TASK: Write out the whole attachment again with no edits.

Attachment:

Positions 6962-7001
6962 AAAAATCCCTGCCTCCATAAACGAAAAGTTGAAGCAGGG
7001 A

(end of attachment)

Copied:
Positions 6962-7001
6962 AAAAATCCCTGCCTCCATAAACGAAAAGTTGAAGCAGGG
7001 A